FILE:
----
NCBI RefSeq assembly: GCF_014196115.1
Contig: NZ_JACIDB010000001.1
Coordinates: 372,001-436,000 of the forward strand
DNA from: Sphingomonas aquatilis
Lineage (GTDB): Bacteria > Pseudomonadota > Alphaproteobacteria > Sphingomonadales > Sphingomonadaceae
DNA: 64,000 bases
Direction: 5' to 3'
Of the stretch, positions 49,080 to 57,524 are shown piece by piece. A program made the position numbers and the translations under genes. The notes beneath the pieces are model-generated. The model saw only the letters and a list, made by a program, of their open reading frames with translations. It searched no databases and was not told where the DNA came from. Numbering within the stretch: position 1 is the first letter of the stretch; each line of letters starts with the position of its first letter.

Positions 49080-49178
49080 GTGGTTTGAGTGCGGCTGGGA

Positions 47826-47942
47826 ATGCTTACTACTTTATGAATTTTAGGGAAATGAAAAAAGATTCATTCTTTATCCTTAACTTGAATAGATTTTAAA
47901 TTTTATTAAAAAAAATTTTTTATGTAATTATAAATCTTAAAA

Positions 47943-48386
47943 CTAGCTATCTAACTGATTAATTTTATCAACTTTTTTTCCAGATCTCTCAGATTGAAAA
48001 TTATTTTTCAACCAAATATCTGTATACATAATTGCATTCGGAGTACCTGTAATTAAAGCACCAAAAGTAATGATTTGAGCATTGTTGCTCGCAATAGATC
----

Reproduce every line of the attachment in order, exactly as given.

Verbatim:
NCBI RefSeq assembly: GCF_014196115.1
Contig: NZ_JACIDB010000001.1
Coordinates: 372,001-436,000 of the forward strand
DNA from: Sphingomonas aquatilis
Lineage (GTDB): Bacteria > Pseudomonadota > Alphaproteobacteria > Sphingomonadales > Sphingomonadaceae
DNA: 64,000 bases
Direction: 5' to 3'
Of the stretch, positions 49,080 to 57,524 are shown piece by piece. A program made the position numbers and the translations under genes. The notes beneath the pieces are model-generated. The model saw only the letters and a list, made by a program, of their open reading frames with translations. It searched no databases and was not told where the DNA came from. Numbering within the stretch: position 1 is the first letter of the stretch; each line of letters starts with the position of its first letter.

Positions 49080-49178
49080 GTGGTTTGAGTGCGGCTGGGA

Positions 47826-47942
47826 ATGCTTACTACTTTATGAATTTTAGGGAAATGAAAAAAGATTCATTCTTTATCCTTAACTTGAATAGATTTTAAA
47901 TTTTATTAAAAAAAATTTTTTATGTAATTATAAATCTTAAAA

Positions 47943-48386
47943 CTAGCTATCTAACTGATTAATTTTATCAACTTTTTTTCCAGATCTCTCAGATTGAAAA
48001 TTATTTTTCAACCAAATATCTGTATACATAATTGCATTCGGAGTACCTGTAATTAAAGCACCAAAAGTAATGATTTGAGCATTGTTGCTCGCAATAGATC